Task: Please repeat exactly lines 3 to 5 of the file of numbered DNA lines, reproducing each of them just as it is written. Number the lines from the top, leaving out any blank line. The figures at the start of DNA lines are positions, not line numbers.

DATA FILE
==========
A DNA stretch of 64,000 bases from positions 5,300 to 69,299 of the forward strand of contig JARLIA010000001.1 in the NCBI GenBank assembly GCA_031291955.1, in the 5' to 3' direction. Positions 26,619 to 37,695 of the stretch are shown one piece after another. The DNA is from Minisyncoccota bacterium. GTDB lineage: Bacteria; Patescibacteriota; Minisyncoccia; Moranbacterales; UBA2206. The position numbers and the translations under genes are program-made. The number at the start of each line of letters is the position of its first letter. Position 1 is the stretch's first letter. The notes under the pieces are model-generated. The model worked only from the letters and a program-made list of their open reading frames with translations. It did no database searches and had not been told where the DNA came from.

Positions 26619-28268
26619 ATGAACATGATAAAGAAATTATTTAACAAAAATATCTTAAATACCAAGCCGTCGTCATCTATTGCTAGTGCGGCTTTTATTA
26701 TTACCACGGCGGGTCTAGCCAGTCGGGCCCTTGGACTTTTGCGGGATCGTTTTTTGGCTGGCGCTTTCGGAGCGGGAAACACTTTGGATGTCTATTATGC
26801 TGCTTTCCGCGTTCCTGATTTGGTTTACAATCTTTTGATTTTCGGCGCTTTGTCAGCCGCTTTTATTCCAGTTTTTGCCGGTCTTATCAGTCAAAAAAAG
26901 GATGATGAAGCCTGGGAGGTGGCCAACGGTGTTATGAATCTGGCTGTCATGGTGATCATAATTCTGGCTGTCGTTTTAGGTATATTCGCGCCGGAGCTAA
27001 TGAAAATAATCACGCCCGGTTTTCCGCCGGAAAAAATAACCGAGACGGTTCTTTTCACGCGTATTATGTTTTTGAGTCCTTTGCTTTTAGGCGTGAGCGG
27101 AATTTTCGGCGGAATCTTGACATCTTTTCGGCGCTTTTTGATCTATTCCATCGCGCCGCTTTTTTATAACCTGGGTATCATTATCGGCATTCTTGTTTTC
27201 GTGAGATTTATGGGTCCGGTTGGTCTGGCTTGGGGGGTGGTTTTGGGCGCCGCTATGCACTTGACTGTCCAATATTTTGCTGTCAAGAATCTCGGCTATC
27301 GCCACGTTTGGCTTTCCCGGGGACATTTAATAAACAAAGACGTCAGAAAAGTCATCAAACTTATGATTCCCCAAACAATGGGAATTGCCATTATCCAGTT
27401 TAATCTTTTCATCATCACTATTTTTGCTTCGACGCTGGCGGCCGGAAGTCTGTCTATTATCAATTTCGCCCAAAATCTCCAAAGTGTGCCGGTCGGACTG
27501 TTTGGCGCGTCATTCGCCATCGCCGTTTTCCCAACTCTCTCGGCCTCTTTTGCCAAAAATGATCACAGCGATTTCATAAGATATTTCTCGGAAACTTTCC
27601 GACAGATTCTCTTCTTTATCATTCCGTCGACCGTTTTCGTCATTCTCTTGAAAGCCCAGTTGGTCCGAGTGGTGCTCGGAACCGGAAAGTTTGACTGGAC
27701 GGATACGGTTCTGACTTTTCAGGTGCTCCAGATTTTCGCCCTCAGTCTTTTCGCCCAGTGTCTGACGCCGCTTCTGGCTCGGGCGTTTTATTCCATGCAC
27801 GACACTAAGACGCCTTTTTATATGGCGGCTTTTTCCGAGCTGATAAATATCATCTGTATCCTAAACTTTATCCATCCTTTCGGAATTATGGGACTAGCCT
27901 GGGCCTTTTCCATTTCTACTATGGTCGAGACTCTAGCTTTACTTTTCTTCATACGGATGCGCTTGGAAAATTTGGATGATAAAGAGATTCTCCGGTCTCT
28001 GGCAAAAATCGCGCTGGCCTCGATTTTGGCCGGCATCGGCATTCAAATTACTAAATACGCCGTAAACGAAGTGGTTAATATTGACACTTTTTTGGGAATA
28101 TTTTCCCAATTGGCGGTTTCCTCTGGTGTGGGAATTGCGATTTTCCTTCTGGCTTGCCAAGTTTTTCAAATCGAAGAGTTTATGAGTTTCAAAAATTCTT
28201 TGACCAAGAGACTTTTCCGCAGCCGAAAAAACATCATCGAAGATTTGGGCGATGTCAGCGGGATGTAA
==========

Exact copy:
26619 ATGAACATGATAAAGAAATTATTTAACAAAAATATCTTAAATACCAAGCCGTCGTCATCTATTGCTAGTGCGGCTTTTATTA
26701 TTACCACGGCGGGTCTAGCCAGTCGGGCCCTTGGACTTTTGCGGGATCGTTTTTTGGCTGGCGCTTTCGGAGCGGGAAACACTTTGGATGTCTATTATGC
26801 TGCTTTCCGCGTTCCTGATTTGGTTTACAATCTTTTGATTTTCGGCGCTTTGTCAGCCGCTTTTATTCCAGTTTTTGCCGGTCTTATCAGTCAAAAAAAG